Collaborative art project


This 2012 ‘restoration’ the fresco "Ecce Homo" by 19th century painter Elias Garcia Martinez, is what got me pondering the whole idea of art and what happens when an outside contributor alters it. This restored version (right side) is now a huge tourist attraction and the elderly Spanish woman who did the ‘restoration’ work apparently is asking for royalties now. Here’s a link to more info about this fresco fiasco!

Collaborative art project logo.jpg

A brand new project that I’ve been wanting to start for several years, I am happy to finally launch it in fall 2019. In brief, I am looking to work with a handful of participants through the mail on creating collaborative art pieces.

I don’t yet know what the final project is, however have considered creating an online gallery, a printed catalogue, or an exhibition depending on a variety of factors around participation interest and of course exhibition space. This is likely a multi-year project.

If you are interested in the possibilities of working collaboratively through the medium of visual (and the mail), I’d love to chat further with you to see if we’d make a good team!


I love that art is perceived as precious, that our instinct is to treat it as a precious object - yet in reality, what is it? Speaking purely in physical sense, it is typically materials on a surface, put in order by someone who puts things in order on surfaces, aka Artists.

Okay, so considering there are many professions that perform this act that do not result in the preciousness factor, at what point do materials on a surface turn into a work of ‘art’?

Is it when a particular individual picks up a paint brush or pencil? If that is the case, what about all the times that person had to make marks on other surfaces during their lifetime (grocery lists, post-it notes, signatures on paperwork, checking boxes)? Are all those things art too?

Is it when a piece is declared to be ‘art’? If so, how to we generally accept this declaration from one person but not another?

What about objects from the past, where it had a functional purpose but by today’s standards is considered art or of cultural importance?

Or does it become precious when someone has put a lot of time and effort into making it? Could that logic be applied towards many non-art things?

What of mass produced art objects pumped out of factories as tchotchkes? What about tole painting? What about paint by number and colouring books?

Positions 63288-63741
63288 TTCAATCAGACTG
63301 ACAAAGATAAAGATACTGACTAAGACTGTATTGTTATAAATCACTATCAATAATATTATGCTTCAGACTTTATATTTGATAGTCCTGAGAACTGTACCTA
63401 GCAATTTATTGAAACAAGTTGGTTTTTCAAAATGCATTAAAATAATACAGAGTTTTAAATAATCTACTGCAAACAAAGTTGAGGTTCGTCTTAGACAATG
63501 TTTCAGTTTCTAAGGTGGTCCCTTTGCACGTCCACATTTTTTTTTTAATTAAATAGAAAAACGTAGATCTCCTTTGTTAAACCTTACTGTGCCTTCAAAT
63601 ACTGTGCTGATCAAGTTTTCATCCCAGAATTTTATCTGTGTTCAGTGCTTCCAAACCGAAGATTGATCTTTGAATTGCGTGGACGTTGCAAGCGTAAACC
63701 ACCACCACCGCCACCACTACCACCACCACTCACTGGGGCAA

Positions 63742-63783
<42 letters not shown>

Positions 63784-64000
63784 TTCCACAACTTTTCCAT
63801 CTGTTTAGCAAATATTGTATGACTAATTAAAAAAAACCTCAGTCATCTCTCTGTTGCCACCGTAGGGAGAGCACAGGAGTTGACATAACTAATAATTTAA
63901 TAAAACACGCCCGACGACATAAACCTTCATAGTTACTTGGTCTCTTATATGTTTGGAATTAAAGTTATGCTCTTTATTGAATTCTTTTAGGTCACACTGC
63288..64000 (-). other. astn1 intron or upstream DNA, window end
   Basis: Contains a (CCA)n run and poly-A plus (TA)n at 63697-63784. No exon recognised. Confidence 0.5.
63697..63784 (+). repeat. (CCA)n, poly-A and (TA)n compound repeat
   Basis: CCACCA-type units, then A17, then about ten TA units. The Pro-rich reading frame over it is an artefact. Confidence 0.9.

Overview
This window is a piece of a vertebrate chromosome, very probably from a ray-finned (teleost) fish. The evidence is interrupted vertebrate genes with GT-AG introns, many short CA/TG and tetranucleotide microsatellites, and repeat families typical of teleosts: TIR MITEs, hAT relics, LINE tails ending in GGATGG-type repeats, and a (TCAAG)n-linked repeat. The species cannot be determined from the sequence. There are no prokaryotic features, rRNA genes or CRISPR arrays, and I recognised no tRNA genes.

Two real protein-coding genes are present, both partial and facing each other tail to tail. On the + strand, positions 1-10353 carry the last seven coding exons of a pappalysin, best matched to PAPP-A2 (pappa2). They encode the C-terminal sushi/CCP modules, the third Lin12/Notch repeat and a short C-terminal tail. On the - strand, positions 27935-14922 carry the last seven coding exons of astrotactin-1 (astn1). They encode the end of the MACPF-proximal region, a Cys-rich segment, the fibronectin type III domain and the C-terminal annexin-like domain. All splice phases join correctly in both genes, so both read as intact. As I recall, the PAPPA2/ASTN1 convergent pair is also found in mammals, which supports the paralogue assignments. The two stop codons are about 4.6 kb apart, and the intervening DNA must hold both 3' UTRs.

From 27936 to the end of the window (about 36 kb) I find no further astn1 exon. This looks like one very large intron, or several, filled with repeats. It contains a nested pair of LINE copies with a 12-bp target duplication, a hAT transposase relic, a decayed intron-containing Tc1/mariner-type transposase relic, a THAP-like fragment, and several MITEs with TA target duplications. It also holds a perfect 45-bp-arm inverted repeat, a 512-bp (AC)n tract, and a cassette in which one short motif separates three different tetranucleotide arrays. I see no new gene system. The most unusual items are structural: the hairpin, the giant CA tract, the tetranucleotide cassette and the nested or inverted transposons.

What if you didn’t know it was ‘Art’ and you changed it? What if you changed it but realized afterwards that it was ‘Art’?

Does a thing achieve the status of Art when the person creating it has the intention to make it art is the driving force (when the person who puts materials on a surface personally determines that they are making art)? What about a a tradesperson using their leftover materials to create a sculpture?

Collaboratively speaking, what happens if you decide to make changes or add to the thing that an artist already made? What if you alter a thrift store painting? Or one that someone threw in the garbage?

And if the original image gets changed by a new contributor, is its ‘value’ as an art piece altered? Does that depend on who alters it? What if a famous artist doodled onto your shopping list?

In working collaboratively with others I aim to inspire dialogue around what is precious, what is art, and perhaps more importantly to invite others to reconsider how they feel about art and their hand in it; to have a one on one relationship with a piece of paper that someone else started.


This project is about working collaboratively with others through the mail. Because I am still in the early stages and not sure how many people will be interested in working in this way, I have sorted out a really rough framework, as follows:

  1. Interested collaborators should contact me to let me know that they want to participate and why. Email: I’m looking for participants who are open to the process, willing to put in their skills but also be conscious that changes may be done to their own contribution (including erasing, painting over, additions, and other changes). Most importantly, I want to work with people who wont fight the process along the way and who will be receptive to whatever happens.

  2. If you want to proceed I ask that you pay a small participation fee of $25 through my online shop (I’ll send you a link). Please note that this helps cover my startup costs of materials, shipping of the initially started piece over to you, plus the pre-paid return envelope so you can send it back when done your part.

  3. I’ll mail you the partially started work on paper.

  4. After you receive the package and make your contributions, you simply send it back to me. If you are on social media you can snap a picture and tag #collabwithsarahronald

  5. Once I receive it I will review and determine if I can to add something else to it (or not), and figure out next steps (scan, photograph it, frame it? tbc). In some cases we may send a piece back and forth multiple times before we decide it is finished.

Interested? Shoot my an email!